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Morning Sun
  • TOP 10 OF 2012: Trash issue creates controversy in city

  • Before the year, who would have thought that the biggest issue for the Pittsburg City Commission would be trash? But alas, that will be the lasting memory for many of 2012. The problem of trash had long been on the minds of city commissioners. In fact, at the February 14 city meeting, City Commissioner...
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  • Before the year, who would have thought that the biggest issue for the Pittsburg City Commission would be trash? But alas, that will be the lasting memory for many of 2012.
    The problem of trash had long been on the minds of city commissioners. In fact, at the February 14 city meeting, City Commissioner Patrick O’Bryan brought a bag of trash he’d collected along the streets earlier that day to the meeting.
    But the issue truly did not get going until September, when Pittsburg City Manager Daron Hall met with local trash haulers. Included in the information at that meeting was a list of goals, including a potential bidding out of city trash services.
    This caused the local trash haulers to sound the alarms, and within days a protest was held outside City Hall to express support for the local haulers. That led to a contentious city commission meeting in November in which the city commission room was filled beyond the brink with those showing support for their local haulers. The crowd was so large that some had to be taken to a nearby room at the law enforcement center to watch the meeting on television.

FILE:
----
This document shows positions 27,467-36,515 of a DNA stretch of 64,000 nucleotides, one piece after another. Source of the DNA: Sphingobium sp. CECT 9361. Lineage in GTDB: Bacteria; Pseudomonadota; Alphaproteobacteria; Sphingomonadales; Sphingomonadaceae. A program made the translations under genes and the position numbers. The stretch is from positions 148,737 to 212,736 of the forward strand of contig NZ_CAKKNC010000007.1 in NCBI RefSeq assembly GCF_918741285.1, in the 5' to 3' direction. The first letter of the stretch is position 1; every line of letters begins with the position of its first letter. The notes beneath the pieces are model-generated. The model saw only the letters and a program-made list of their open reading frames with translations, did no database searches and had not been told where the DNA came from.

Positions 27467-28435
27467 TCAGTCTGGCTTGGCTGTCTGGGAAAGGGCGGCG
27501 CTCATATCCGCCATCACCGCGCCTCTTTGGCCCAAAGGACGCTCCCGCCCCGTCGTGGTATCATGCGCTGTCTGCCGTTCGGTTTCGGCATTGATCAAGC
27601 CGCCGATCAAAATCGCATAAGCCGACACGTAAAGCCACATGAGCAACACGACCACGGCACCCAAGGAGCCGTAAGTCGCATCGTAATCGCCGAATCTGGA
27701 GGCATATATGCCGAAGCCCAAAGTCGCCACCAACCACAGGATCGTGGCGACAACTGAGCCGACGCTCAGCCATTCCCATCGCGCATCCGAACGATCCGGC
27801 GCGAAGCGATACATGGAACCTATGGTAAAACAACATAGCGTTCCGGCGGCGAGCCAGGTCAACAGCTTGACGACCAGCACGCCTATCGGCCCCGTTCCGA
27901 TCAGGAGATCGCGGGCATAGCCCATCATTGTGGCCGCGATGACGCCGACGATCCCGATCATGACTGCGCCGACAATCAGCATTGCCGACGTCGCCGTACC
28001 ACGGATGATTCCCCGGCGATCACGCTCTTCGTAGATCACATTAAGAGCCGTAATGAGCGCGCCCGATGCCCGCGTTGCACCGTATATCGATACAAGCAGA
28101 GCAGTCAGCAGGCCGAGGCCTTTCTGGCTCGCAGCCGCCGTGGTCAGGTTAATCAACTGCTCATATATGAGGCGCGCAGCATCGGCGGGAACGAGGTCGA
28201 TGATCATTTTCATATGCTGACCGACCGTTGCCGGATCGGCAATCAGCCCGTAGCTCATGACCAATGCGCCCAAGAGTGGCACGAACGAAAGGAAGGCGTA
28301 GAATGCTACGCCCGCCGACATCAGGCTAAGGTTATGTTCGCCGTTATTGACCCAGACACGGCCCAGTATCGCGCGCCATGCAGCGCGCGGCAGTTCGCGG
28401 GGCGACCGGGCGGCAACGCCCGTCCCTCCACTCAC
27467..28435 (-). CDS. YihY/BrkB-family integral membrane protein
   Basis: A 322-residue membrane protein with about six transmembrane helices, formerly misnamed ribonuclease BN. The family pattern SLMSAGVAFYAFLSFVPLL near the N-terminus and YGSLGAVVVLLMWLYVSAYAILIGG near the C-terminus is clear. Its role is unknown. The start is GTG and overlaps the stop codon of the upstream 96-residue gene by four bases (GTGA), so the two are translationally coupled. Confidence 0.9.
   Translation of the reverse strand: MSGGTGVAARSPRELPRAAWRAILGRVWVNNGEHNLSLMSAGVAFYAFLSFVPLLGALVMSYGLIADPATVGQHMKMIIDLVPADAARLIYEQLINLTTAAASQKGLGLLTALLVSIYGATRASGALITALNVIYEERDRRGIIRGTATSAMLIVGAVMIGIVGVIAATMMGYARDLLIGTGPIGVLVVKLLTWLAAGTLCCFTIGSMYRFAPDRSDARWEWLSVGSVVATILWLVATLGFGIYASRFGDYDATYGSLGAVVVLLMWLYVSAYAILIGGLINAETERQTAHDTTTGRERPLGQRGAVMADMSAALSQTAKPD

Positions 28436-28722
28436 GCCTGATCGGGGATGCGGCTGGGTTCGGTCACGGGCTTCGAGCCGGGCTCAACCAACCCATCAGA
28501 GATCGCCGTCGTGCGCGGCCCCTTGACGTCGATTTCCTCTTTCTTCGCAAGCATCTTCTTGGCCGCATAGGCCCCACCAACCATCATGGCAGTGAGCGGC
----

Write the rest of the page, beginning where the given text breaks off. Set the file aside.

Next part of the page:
After hours of impassioned and occasionally angry public comments, the city commission passed a resolution of intent 3-2 (Draper and Ketterman against; Gray, Beezley and O’Bryan for), kicking off a 90-day timer for a trash plan to come to the city commission.
    Originally, a 14-person trash task force was proposed to take up the task of determining a plan for addressing the city’s trash problem. But at that November commission meeting, the city allowed a representative from each of the local haulers to be on the task force.
    That task force, now nearly 20 members strong, began meeting late in the year and is co-chaired by Monica Murnan and Blake Benson.
    To date, the task force has come up with the “best guess” that roughly 20 percent of Pittsburg single- and two-family residences do not have some form of trash service to their home, which would be a violation of city ordinances.
    Furthermore, the task force has begun investigating potential trash systems for the city.
    Ultimately, a decision must be reached by the task force by mid-January to present some sort of proposal to the city commission by the Jan. 22 commission meeting, the last before the 90-day time limit expires.

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